“Let's give Barbie a break,” said the Chicago Tribune in an editorial. The iconic doll turns 50 today, and -- after piling up “more than 100 careers, including astronaut, surgeon, pilot, paleontologist, diplomat, and NASCAR driver” -- you’d think we would be able to get past the debate over whether the busty Barbie is an appropriate role model for young girls. “So what's up with West Virginia, trying to pass a law against Barbie?”
Virginia Delegate Jeff Eldridge, a Democrat, wants to ban the sale of “that promote physical beauty over education and achievement,” said the Toledo Blade in an editorial. Fine, let's renew the old debate over whether a doll that looks like a “large-chested caricature of a female sex object” hurts girls’ self-esteem -- but this is “the worst way to do it. Americans of all political stripes can see that if innocent amusements were ever banned in a fit of well-meaning political zeal, only the Taliban would be pleased.”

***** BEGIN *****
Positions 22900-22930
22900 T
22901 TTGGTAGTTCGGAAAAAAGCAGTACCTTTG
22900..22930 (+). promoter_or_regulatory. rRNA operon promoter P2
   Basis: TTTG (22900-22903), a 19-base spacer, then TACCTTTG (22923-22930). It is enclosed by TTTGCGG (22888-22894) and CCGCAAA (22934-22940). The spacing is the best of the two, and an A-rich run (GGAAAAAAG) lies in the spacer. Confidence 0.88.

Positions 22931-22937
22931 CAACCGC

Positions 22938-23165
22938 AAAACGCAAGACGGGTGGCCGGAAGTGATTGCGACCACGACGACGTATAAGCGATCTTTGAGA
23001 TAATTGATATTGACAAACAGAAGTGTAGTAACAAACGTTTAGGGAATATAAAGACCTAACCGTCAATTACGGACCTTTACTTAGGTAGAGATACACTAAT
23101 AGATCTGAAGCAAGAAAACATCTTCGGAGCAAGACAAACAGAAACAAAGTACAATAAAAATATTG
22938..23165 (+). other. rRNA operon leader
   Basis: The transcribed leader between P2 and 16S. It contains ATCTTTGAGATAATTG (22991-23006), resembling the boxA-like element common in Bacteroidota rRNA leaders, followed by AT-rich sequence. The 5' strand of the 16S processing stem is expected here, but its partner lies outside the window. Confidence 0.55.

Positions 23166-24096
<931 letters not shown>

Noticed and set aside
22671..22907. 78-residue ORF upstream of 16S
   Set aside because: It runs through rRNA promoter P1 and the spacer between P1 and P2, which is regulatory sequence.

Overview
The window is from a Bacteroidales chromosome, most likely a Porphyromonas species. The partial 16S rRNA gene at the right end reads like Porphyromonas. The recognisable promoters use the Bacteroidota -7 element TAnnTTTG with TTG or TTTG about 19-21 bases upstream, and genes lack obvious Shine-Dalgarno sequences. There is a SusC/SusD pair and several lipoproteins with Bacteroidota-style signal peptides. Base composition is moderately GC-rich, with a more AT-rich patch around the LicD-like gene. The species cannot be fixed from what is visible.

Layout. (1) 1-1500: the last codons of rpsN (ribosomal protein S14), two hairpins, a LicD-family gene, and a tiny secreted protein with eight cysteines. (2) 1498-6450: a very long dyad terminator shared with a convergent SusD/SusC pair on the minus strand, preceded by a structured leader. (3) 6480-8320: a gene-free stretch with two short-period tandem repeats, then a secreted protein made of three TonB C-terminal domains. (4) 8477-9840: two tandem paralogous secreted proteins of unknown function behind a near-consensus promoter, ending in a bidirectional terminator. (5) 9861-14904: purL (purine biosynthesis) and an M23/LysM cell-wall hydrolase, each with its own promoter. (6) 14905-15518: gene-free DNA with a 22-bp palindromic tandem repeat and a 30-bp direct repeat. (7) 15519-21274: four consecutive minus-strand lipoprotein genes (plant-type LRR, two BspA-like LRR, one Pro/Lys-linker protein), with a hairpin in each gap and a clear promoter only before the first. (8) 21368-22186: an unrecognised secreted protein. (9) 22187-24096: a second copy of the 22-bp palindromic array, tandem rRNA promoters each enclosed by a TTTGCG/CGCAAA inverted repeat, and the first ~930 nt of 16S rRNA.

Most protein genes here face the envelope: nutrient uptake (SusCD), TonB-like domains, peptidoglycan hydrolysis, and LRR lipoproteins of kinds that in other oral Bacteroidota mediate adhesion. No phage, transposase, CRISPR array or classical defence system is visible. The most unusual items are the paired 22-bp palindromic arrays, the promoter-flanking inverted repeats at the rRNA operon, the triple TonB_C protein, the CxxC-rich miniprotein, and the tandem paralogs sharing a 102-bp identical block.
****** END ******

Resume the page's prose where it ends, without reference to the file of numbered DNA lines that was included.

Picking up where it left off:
Even the mullahs in Iran have learned that banning Barbie is a losing battle, said Porochista Khakpour in The New York Times. The leaders in Tehran have singled out the blonde, Western beauty as “a national threat of Jane Fonda magnitude," but despite raids on stores that carried Barbie, yet “at three times the price, and mostly a black market moll, Barbie manages to reign supreme in the Islamic Republic.” So give up -- fighting Barbie is a losing battle.